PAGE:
Oscar Winning Pioneer Actress
When Hattie McDaniel won her Academy Award (Oscar), for Best Supporting Actress as Mammy in Gone with the Wind in 1939, she and the other winners were honored at a banquet in a Hollywood hotel.
It was a great achievement, especially since she was the first Black person to win such an award, yet there were details often forgotten. For after her gracious remarks, Miss McDaniel returned to her table on a far wall of the banquet room, purposely placed away from the other guests. A seat she had only been granted as a favor since the hotel was racially segregated. Yet how ironic, since that was the same atmosphere that decreed that of her many screen roles, were supporting parts as domestics. In fact though she appeared in more than 300 films, she received onscreen credit for just 83.
Despite these limits, Hattie McDaniel maintained her integrity as an actress, playing the roles she did with dignity and skill. Still, she encountered criticism from Black and White alike—Black critics saying she should protest the limitations—and White opposition saying that she was too “sassy.” She simply responded, “I’d rather play a maid and make $700 a week than be one for $7.”
Hattie McDaniel was born in 1893 to formerly enslaved parents in Wichita, Kansas—her mother a gospel singer and her father a Civil war Union veteran. The youngest of thirteen, Hattie moved later with her family to Denver, Colorado where she attended high school.
As a songwriter-singer, Miss McDaniel performed with family members for a while. Then she received her first break in 1920 when she took roles on the radio, as well as making records. Then as parts became few due to the national depression, she found work as a restroom attendant in a Milwaukee nightclub, that hired only White performers. However, when patrons realized her talents, they persuaded management to let her perform, which she did for more than a year.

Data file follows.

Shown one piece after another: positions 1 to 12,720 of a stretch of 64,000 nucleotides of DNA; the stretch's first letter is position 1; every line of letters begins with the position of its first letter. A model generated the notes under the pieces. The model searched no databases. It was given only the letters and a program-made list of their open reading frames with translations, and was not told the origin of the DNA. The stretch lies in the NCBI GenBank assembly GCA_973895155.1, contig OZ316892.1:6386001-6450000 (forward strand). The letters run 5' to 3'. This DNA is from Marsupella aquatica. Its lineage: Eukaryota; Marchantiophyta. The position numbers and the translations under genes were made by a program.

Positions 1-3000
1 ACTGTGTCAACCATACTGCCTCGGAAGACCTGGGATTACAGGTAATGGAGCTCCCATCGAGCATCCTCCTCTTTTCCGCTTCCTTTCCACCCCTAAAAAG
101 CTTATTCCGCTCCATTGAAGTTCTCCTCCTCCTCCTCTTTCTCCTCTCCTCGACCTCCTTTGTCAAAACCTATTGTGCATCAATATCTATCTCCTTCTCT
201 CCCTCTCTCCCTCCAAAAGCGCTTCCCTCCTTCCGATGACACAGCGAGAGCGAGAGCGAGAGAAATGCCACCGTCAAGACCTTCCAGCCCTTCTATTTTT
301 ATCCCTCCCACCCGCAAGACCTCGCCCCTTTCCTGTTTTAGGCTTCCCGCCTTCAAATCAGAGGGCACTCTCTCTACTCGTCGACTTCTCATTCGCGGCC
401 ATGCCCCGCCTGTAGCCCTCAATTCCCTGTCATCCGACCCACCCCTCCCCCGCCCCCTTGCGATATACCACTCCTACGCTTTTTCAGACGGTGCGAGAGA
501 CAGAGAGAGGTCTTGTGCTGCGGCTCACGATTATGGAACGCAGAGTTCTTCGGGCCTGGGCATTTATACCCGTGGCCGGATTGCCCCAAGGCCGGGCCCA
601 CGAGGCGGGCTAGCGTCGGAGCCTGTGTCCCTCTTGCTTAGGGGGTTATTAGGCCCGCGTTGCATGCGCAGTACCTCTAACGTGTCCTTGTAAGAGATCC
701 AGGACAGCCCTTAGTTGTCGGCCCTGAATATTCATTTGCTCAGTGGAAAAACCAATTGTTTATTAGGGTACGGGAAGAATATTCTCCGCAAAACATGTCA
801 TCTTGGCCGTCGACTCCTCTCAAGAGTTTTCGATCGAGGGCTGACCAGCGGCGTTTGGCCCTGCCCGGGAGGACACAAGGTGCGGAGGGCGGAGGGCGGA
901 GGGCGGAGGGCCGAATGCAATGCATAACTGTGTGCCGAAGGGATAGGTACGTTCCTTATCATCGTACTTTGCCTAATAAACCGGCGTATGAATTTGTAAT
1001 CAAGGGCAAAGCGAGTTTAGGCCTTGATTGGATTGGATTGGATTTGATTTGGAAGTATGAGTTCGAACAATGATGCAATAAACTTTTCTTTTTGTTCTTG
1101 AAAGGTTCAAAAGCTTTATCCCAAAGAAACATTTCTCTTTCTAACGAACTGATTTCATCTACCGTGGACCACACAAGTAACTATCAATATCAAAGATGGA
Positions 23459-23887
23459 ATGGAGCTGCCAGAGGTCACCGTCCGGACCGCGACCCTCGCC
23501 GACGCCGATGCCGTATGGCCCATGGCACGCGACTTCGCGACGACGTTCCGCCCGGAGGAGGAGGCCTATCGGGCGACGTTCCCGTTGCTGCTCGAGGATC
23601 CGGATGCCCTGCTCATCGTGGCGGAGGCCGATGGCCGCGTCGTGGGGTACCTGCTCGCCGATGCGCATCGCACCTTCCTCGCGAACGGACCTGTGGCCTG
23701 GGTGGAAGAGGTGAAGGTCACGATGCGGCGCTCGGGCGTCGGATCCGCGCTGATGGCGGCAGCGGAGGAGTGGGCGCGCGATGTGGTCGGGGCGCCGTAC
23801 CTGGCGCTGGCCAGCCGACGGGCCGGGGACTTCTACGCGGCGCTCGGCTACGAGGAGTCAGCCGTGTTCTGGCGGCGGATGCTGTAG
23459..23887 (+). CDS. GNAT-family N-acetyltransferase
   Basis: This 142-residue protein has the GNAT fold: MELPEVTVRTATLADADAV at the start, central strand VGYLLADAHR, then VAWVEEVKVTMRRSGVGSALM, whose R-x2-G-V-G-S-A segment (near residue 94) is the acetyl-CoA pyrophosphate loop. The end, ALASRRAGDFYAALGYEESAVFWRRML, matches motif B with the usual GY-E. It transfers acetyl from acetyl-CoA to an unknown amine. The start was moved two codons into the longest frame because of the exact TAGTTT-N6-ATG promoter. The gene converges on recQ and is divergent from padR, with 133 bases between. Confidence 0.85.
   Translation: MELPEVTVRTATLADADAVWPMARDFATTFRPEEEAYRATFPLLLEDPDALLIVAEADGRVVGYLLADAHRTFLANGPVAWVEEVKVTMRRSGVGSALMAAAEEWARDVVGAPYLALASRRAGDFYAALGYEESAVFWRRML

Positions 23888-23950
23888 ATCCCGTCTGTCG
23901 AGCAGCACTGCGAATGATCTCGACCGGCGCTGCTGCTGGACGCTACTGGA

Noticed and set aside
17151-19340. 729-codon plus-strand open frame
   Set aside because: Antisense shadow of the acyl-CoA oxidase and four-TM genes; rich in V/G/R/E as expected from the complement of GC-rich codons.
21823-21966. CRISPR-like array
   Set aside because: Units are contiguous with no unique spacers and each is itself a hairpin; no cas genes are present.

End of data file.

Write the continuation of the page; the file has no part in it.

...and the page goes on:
Hattie then left for Los Angeles where she again returned to the radio where she had a small role on a local program and soon became the main attraction in this position. She also began to play supporting (often uncredited) parts in films.
Then in 1934 she was cast in the film Judge Priest even though she played a domestic, it was an important part and she also got to sing—including with the star Will Rogers. In fact, director John Ford was so impressed with her acting ability, that he arranged scenes to give her more screen time. After 1935 she began to play bigger and better roles, though they were again as a domestic, she was also allowed to sing. One part was as the cook Queenie in Show Boat (1936) opposite Paul Robeson where she sang a duet with him as well as with the other cast members. Another one was in a 1937 role in Saratoga where she costarred with Jean Harlow and Clark Gable, who became not only a friend, but also future costar in Gone with the Wind.
In many roles as domestics, Miss McDaniels often played her parts as bossy and “sassy” which brought criticism from some moviegoers, particularly in the south. On the other hand, she was often critiqued by some in the Black community as being too submissive and compliant, and not demanding larger parts.